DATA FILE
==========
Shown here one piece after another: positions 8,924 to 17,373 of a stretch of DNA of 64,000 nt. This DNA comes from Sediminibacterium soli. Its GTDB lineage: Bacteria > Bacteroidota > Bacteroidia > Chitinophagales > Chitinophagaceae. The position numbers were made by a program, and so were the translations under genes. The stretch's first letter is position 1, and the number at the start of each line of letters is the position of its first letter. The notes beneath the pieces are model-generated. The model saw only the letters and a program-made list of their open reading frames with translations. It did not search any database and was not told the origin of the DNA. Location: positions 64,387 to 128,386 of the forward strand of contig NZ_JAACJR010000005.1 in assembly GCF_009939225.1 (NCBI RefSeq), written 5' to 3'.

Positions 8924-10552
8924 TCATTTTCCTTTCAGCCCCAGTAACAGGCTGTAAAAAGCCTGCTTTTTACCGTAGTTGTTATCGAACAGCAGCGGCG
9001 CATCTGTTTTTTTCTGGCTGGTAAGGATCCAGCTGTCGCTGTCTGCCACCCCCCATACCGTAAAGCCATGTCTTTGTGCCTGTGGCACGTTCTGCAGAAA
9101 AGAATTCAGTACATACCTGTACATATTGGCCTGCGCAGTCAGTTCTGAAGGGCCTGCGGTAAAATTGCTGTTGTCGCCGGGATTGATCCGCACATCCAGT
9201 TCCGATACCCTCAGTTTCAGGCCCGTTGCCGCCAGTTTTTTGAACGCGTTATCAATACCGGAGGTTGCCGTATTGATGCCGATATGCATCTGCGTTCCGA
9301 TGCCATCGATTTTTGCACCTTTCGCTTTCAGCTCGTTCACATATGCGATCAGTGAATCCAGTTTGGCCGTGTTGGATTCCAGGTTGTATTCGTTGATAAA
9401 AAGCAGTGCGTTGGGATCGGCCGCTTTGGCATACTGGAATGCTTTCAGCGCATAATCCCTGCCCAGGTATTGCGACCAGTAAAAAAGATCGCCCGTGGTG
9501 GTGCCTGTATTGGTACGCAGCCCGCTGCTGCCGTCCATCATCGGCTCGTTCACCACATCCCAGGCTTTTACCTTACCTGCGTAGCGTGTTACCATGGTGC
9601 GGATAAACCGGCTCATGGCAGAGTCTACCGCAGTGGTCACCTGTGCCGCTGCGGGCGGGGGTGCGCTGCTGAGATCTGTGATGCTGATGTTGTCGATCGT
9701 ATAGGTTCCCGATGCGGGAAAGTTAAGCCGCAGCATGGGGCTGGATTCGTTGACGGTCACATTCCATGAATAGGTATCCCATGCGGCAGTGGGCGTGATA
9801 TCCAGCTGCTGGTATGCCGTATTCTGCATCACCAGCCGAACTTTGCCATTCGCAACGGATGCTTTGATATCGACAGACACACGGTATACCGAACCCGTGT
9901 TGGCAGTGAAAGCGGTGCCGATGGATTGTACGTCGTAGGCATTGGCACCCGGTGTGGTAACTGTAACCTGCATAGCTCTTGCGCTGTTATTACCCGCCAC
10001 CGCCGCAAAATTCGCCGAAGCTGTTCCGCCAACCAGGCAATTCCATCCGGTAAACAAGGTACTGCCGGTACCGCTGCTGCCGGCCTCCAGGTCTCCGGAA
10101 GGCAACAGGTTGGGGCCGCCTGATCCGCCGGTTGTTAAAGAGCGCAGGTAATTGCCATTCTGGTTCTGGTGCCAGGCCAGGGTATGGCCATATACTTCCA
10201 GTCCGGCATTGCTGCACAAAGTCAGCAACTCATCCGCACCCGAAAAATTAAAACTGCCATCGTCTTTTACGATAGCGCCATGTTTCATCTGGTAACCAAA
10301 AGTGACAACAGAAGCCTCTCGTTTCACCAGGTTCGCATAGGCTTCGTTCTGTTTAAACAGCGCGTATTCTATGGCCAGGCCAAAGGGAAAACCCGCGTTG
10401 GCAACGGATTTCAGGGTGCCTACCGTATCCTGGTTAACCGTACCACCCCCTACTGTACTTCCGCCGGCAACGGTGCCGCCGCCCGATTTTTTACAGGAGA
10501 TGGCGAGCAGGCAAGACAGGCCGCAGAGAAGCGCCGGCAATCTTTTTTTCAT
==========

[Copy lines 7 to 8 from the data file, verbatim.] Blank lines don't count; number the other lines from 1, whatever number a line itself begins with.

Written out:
9301 TGCCATCGATTTTTGCACCTTTCGCTTTCAGCTCGTTCACATATGCGATCAGTGAATCCAGTTTGGCCGTGTTGGATTCCAGGTTGTATTCGTTGATAAA
9401 AAGCAGTGCGTTGGGATCGGCCGCTTTGGCATACTGGAATGCTTTCAGCGCATAATCCCTGCCCAGGTATTGCGACCAGTAAAAAAGATCGCCCGTGGTG